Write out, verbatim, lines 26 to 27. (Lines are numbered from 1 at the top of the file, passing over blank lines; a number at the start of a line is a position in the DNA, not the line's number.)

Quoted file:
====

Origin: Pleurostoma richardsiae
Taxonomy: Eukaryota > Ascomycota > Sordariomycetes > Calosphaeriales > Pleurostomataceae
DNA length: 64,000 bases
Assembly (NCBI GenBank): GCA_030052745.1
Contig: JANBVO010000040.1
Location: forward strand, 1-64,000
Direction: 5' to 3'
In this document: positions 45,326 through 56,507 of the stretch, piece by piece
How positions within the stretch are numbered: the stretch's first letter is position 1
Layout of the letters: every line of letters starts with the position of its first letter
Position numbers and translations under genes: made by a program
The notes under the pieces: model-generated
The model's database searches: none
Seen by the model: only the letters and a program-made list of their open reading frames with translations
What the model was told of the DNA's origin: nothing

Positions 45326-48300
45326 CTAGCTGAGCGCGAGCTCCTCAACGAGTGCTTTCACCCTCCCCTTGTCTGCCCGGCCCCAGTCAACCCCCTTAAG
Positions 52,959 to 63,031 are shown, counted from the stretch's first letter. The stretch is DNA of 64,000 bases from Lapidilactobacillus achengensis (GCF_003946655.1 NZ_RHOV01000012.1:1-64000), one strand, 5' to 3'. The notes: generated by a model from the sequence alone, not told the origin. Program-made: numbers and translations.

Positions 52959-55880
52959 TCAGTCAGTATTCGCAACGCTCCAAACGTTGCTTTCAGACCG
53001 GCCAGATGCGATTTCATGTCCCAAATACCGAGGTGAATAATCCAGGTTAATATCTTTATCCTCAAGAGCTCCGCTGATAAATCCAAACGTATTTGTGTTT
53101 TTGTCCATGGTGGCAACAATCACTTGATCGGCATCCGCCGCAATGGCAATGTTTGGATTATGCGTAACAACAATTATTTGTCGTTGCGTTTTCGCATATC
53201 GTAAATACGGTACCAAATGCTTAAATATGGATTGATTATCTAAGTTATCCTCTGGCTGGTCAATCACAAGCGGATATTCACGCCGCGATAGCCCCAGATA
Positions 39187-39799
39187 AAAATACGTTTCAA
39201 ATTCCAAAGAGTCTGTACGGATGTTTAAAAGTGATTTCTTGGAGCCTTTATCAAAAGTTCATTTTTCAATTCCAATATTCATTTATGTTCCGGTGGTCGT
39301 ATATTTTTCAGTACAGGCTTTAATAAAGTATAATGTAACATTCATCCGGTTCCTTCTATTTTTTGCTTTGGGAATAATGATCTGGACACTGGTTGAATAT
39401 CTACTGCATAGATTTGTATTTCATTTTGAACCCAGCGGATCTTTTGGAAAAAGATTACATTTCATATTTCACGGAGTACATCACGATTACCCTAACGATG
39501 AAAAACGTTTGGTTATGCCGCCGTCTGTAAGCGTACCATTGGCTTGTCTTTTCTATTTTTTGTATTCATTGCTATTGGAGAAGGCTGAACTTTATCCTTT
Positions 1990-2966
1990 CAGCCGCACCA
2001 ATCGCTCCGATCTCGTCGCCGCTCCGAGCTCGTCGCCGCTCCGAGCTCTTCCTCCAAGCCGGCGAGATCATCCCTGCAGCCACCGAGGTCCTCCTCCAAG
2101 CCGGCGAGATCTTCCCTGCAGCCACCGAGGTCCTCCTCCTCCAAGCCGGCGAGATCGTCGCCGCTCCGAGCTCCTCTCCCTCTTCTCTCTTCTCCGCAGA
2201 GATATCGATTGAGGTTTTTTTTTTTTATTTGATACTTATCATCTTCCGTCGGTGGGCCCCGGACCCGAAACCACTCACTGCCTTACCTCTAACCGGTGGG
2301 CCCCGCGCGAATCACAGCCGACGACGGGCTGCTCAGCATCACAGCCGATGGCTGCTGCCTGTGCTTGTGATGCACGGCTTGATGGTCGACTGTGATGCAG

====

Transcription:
39201 ATTCCAAAGAGTCTGTACGGATGTTTAAAAGTGATTTCTTGGAGCCTTTATCAAAAGTTCATTTTTCAATTCCAATATTCATTTATGTTCCGGTGGTCGT
39301 ATATTTTTCAGTACAGGCTTTAATAAAGTATAATGTAACATTCATCCGGTTCCTTCTATTTTTTGCTTTGGGAATAATGATCTGGACACTGGTTGAATAT